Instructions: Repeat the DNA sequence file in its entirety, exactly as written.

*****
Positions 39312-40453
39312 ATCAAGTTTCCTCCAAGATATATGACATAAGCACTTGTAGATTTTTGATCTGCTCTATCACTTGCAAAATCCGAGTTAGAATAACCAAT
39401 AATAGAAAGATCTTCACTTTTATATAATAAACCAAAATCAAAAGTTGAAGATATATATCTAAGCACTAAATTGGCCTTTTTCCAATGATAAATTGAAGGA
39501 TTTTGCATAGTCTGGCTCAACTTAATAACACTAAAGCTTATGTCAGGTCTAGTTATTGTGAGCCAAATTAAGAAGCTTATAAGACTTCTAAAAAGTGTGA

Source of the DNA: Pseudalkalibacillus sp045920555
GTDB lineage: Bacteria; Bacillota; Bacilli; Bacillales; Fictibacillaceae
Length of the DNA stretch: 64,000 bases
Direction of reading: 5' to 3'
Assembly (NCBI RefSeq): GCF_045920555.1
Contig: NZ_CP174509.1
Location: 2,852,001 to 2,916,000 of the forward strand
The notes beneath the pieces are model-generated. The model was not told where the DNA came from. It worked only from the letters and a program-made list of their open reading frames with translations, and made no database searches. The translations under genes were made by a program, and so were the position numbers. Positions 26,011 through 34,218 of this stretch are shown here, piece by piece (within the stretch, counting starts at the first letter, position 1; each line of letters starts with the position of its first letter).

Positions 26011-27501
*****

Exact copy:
Positions 39312-40453
39312 ATCAAGTTTCCTCCAAGATATATGACATAAGCACTTGTAGATTTTTGATCTGCTCTATCACTTGCAAAATCCGAGTTAGAATAACCAAT
39401 AATAGAAAGATCTTCACTTTTATATAATAAACCAAAATCAAAAGTTGAAGATATATATCTAAGCACTAAATTGGCCTTTTTCCAATGATAAATTGAAGGA
39501 TTTTGCATAGTCTGGCTCAACTTAATAACACTAAAGCTTATGTCAGGTCTAGTTATTGTGAGCCAAATTAAGAAGCTTATAAGACTTCTAAAAAGTGTGA

Source of the DNA: Pseudalkalibacillus sp045920555
GTDB lineage: Bacteria; Bacillota; Bacilli; Bacillales; Fictibacillaceae
Length of the DNA stretch: 64,000 bases
Direction of reading: 5' to 3'
Assembly (NCBI RefSeq): GCF_045920555.1
Contig: NZ_CP174509.1
Location: 2,852,001 to 2,916,000 of the forward strand
The notes beneath the pieces are model-generated. The model was not told where the DNA came from. It worked only from the letters and a program-made list of their open reading frames with translations, and made no database searches. The translations under genes were made by a program, and so were the position numbers. Positions 26,011 through 34,218 of this stretch are shown here, piece by piece (within the stretch, counting starts at the first letter, position 1; each line of letters starts with the position of its first letter).

Positions 26011-27501